The time interval required for each blink is 4 seconds between each. This method involves self-awareness and some practice to get the rhythm going. Some might argue that people could become unable to focus on what they are doing by following this method. However, blinking is how eyes rest, which makes it highly recommended. Other options like eye drops or lubricants should be used if ocular symptoms don’t subside.

Rethink your lighting

Since blue light affects the deep cells in the retina significantly, it makes sense to adjust brightness options on a screen to help avoid permanent damage to the eyes. A common rule states that brightness on a screen should match the amount of normal light in a room or workspace.

To determine the suitable amount of lighting for a room, it helps to keep several things in mind. The amount of daylight entering the room should be more than the amount of blue light emitted from the screen. Moreover, bright light sources can be best handled using blinds to obtain an acceptable level of lightning.

Limit screen time

Developing a certain routine that allows for switching between rest and work is essential. Taking breaks every 2 hours for 30 minutes is one option. Moving around, if that’s an option, is also a great activity to keep the body healthy.

Workaholics need to get away from the screen every now and then, and productivity takes a bigger hit when health issues are ignored. Limiting screen time becomes even more critical if users belong to a younger age group since their retinas absorb more blue light.

Get your eyes checked

Scheduling an appointment with an optometrist is never a bad option. A qualified expert can provide the right prescription for ocular and macular health problems, and they also might advise on the best eyewear and special prescription glasses options.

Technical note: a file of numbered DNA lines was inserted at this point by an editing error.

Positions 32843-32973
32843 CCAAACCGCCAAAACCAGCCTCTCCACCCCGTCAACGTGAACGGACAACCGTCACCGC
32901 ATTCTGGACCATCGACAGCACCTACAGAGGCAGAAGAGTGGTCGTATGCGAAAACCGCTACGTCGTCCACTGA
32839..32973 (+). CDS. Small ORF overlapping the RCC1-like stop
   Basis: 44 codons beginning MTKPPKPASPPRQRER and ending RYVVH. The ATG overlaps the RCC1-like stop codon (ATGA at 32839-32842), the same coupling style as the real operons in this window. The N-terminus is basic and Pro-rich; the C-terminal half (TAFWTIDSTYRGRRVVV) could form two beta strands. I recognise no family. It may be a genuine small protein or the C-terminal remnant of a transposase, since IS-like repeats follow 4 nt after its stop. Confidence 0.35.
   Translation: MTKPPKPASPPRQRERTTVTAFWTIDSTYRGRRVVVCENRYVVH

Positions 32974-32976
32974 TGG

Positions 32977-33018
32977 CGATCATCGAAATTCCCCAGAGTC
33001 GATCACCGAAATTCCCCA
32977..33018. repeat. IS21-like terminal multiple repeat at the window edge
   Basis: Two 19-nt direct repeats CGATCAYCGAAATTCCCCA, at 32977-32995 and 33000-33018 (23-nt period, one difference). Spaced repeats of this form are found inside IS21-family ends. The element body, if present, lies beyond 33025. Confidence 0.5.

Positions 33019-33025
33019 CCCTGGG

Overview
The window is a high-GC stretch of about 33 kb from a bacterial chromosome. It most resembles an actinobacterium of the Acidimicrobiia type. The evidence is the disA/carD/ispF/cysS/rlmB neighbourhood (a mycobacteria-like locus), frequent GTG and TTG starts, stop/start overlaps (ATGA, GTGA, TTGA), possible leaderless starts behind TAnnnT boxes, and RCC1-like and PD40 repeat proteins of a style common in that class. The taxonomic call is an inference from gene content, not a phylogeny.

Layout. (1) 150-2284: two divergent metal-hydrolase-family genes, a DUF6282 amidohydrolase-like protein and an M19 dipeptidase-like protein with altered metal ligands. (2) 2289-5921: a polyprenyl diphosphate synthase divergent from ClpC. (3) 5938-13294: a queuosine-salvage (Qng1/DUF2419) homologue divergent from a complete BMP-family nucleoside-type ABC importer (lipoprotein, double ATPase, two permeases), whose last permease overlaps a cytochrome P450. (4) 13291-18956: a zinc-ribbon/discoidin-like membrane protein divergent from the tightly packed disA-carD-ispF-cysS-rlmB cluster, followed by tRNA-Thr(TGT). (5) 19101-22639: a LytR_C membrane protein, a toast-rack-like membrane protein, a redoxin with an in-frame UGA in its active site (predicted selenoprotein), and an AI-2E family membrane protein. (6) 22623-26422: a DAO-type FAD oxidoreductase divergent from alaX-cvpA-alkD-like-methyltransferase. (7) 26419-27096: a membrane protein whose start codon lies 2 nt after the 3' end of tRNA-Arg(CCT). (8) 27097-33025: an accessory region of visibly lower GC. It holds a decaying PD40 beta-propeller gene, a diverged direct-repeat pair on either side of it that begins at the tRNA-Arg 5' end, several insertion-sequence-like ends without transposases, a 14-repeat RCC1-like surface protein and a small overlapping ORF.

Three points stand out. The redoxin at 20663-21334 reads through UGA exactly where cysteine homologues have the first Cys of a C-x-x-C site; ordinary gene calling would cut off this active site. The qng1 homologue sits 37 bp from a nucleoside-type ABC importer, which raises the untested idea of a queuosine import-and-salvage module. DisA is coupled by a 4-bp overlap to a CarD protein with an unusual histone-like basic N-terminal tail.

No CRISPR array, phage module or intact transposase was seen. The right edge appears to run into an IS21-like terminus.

Physicians provide medical advice pertinent to each individual’s needs and can help plan a good routine that balances work and rest. More importantly, an eye care provider is the one who makes the diagnosis to decide on whether an individual is suffering from CVS or not. In terms of using suitable eye lubricants or other relevant pharmaceutical products, eye care providers also have the final say in that as well.

Take breaks

Drinking water, eating a diet rich in vegetables and fruits, and stretching during off-hours are all important lifestyle habits that help manage CVS and the accompanying eye stress problems.

Taking a break every 2 hours helps manage work and eye stress. The maximum amount of time spent behind a screen should not be more than 2 hours at any point during the day. Breaks are essential to rest the body from the long hours of sitting. The discussion about physical activity and overall health is a long one. In the context of dealing with CVS, physical activity should involve mainly stretching the shoulders, the upper back, and the neck if possible.


This article has gone over eight ways to help combat one of the most prevalent health issues in the workplace and at home, CVS. Many people ignore these issues and suffer the consequences later in life; their productivity worsens, or their careers end early in severe cases.

The long-term effects of CVS include eye strain, blurred vision, headaches, and postural dysfunctions. That is why adhering to good habits when sitting behind a screen is essential—keeping a good posture, eating healthy, limiting screen time, taking organized breaks, and using the right medical equipment when necessary are all things that can put an end to Computer Vision Syndrome.